The Mexican-American War (April 1846–February 1848) pitted the United States and
Mexico following the annexation of Texas in 1845 by the U.S. The war, which arose over a
dispute as to whether Texas started or ended at the Nueces River or the Rio Grande marked the
first U.S. armed conflict fought on foreign land. While Mexico was politically divided and
militarily unprepared, the U.S. on the other hand was all set and raring to go. It should not be
forgotten that at the time of the war, U.S. was led by an expansionist-minded president, James K.
Polk whose political agenda was to see the U.S. spread its territory to the Pacific Ocean. As fate
would have it, the U.S. forces registered successive victories that saw the U.S annex more than
500,000 square miles of Mexican land that included the present-day California, Utah, Nevada,
Arizona and New Mexico.
Although Texas had gained self-rule from Mexico in 1836, the U.S. refused to include it
into the Union; the reason being that the northern political interest was against a new slave state.
At the same time, the Mexico administration was abetting cross-border incursions and would
from time to time send signals that any attempts of annexation would be met with the full blunt
of its military force.
It is also worth noting that gold had been discovered in California some few days before
Mexico ceded the land to the United States following the Treaty of Guadalupe Hidalgo. All the
same, the annexation process was hastily started after President Polk assumed office following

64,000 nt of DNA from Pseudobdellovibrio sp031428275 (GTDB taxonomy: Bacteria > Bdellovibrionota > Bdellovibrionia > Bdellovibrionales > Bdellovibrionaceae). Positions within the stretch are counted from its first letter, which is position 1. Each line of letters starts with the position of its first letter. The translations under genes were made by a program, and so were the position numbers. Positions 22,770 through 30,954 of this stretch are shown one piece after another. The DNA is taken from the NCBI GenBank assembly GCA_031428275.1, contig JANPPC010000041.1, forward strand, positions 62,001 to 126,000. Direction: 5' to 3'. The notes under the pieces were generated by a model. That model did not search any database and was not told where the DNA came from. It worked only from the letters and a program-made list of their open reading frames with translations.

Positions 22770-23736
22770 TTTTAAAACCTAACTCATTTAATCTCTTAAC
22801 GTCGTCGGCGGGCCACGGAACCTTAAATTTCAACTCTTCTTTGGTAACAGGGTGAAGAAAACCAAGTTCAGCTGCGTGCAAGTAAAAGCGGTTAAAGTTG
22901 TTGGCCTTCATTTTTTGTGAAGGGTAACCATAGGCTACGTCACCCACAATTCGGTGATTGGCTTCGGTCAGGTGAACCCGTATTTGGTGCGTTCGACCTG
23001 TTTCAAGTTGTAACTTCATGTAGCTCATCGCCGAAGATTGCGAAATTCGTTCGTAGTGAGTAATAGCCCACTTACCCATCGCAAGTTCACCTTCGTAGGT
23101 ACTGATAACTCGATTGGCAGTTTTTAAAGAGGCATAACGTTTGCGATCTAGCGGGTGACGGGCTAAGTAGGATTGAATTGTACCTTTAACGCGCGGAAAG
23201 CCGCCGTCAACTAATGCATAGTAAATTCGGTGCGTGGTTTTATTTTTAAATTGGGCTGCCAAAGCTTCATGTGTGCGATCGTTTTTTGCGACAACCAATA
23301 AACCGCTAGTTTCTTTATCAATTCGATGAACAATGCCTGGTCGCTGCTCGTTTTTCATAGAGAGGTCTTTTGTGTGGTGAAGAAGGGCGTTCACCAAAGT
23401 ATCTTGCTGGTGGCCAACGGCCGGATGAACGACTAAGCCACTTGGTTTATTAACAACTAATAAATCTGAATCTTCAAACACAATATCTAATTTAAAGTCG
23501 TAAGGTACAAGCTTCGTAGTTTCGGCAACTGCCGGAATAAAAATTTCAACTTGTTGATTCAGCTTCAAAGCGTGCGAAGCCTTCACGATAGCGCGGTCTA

the 1844 elections. Polk also had his roving eye fixated on California, New Mexico and the U.S.
Southwest. When his gesture to purchase those lands was rebuked by Mexico, he initiated a war
that saw America troops amassing into a disputed lands lying between the Rio Grande and
Effects of the war
Like most wars, this war too had its social and economic impacts; for starters, Mexico
was forced to cede vast chunks of land including the present-day states of Arizona, California,
Nevada, New Mexico, and Utah. Often, most full-scale war requires a massive mobilization of
supplies by both sides, prompting the prices of goods and services on both sides of the divide –
the Mexico- American war was not an exception.
The loss of human lives continued to be profoundly felt by war survivors for many years.
In total, more than 5,800 Americans lost their lives or were wounded. Another 11,000 soldiers
succumbed to diseases and war wounds. It is estimated that more than $75 million was pumped
to fund the war. The newly conquered land elevated the United States to a continental
superpower status following the capture of superb ports on the Pacific coast. Nevertheless, this
also messed the balance between free and slave states, which partly contributed to the American
Mexico too had its fair of tragedies; apart from the thousands of military and civilian
causalities, the war left in its wake several thousands of orphans, widows and cripples. The fact
that fighting took place on Mexico territory, artillery shelling and gunfire left widespread